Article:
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Wednesday, Aug 21, 2019

Govt to promote all 22 official Indian languages abroad

The ministry of external affairs is working on a plan to set up an ‘India Corner’ in select university libraries across the world to stock up books in Indian languages.

india Updated: Feb 20, 2018 23:21 IST
Jayanth Jacob
Jayanth Jacob
Hindustan Times, New Delhi

The NDA government has drawn up plans to promote all 22 official languages of the country abroad as it continues to work for popularising Hindi in foreign countries, officials familiar with the developments said.

The ministry of external affairs is working on a plan to set up an ‘India Corner’ in select university libraries across the world to stock up books in Indian languages and is also considering the opening more chairs for regional languages abroad.

The ministry reasons that the many of the Indian languages have a rich history and scholars as well as diaspora have huge interest in them.

“The ‘India Corner’ will stock books promoting various aspects of India in 22 officially recognised languages of India such as its history and literature. These languages include Hindi as well as English. We want to ensure that the Indian languages are not left out,” an official said.

The ministry is also discussing the issue with the diplomatic missions to implement the plan.

“We will go by the interest in each country for the languages and we will devise the plans accordingly”, said the official.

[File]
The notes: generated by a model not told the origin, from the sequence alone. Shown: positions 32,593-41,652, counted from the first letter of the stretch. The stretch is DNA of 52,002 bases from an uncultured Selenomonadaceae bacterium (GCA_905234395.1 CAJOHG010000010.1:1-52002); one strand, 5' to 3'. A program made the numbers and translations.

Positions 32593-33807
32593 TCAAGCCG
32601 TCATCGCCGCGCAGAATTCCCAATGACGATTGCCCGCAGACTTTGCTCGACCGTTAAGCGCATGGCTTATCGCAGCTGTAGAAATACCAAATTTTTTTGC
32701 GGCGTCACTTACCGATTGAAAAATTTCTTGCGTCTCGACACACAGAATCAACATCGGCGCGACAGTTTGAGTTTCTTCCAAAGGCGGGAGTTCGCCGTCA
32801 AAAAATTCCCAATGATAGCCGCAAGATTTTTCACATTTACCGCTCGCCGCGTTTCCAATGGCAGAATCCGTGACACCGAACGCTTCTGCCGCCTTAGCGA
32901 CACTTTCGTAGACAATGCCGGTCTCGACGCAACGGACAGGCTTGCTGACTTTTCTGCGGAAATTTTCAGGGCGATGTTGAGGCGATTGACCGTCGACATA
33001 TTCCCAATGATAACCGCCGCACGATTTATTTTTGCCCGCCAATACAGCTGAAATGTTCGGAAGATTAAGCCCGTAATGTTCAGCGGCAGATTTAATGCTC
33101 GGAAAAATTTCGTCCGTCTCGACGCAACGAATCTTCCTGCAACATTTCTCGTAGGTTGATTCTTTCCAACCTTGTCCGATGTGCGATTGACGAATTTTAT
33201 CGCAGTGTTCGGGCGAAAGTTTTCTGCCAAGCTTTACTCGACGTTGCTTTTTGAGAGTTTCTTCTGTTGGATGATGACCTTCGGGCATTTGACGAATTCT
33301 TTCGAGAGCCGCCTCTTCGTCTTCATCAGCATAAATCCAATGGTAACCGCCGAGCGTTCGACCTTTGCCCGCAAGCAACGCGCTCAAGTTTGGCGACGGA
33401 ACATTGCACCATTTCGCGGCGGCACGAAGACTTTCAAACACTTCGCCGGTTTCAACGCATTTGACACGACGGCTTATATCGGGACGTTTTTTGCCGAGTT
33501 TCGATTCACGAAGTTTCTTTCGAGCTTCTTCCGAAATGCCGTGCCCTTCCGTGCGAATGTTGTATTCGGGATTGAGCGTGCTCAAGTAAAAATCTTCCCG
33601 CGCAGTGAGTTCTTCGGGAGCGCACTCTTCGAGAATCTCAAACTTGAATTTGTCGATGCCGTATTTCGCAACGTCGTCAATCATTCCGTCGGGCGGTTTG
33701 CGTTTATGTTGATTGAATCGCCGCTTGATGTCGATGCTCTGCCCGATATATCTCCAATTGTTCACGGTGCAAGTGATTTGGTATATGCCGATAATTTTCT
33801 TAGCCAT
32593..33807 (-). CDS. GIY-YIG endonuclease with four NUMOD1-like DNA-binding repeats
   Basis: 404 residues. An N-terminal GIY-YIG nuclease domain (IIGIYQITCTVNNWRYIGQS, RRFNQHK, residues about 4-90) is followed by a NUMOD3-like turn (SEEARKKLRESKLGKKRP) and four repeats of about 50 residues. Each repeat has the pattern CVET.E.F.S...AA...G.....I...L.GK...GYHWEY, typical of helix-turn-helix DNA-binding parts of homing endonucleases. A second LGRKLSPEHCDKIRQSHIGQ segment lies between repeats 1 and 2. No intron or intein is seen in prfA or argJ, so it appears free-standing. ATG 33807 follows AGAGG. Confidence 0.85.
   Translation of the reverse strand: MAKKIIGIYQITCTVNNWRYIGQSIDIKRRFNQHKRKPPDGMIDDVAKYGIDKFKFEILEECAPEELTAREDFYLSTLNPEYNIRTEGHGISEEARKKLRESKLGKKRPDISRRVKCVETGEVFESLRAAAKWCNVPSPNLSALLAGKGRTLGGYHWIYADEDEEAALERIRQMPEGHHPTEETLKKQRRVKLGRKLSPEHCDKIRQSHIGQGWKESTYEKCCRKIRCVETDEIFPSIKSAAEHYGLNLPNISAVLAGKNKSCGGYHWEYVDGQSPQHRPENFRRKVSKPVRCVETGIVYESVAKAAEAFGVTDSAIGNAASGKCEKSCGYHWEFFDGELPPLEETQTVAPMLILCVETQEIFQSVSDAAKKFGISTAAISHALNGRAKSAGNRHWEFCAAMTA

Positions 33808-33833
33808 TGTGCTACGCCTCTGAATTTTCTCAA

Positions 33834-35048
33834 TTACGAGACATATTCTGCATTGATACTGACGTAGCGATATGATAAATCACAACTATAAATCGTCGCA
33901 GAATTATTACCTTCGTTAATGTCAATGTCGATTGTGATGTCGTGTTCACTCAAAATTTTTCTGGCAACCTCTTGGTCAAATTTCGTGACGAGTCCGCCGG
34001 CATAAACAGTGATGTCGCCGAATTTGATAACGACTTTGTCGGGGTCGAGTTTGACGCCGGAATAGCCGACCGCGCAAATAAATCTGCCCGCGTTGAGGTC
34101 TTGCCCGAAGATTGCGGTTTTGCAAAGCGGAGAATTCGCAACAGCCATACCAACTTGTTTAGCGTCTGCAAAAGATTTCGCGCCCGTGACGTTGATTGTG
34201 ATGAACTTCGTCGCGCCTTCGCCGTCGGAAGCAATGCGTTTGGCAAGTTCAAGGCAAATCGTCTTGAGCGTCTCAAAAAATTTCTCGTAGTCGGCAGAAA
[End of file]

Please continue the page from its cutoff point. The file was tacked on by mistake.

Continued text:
Libraries at the top universities in most countries will have the India Corner.

The Indian Council for Cultural Relations (ICCR), the cultural arm of the ministry, will oversee the plans for setting up more chairs in regional languages. Recently, it had instituted a Tamil chair at the University of Warsaw.

“The University Of Warsaw, Poland, had a Hindi chair. Now it has a long-term Tamil chair, too,” remarked another official.

He added that the plans are based on the assessments made by the mission about the “importance and relevance of such moves.” The government has been pushing for a Public-private partnership (PPP) model for establishing language chairs aboard.

Another measure that has been planned is to get reciprocal hospitality from organisations that would be willing to host delegations from India, including literary groups.

A more flexible approach in setting up an India study centre is also being explored. This is aimed at finding alternatives to the endowment model, which requires a lot of money.

The ICCR promotes teaching of Indian languages in foreign countries by supporting Chairs of Indian studies.

They are established on the basis of recommendation of Indian missions abroad.

Vinay Sahasrabuddhe, Rajya Sabha MP from Maharashtra and president of ICCR, was not available for immediate comment as he was travelling abroad.

First Published: Feb 20, 2018 23:21 IST

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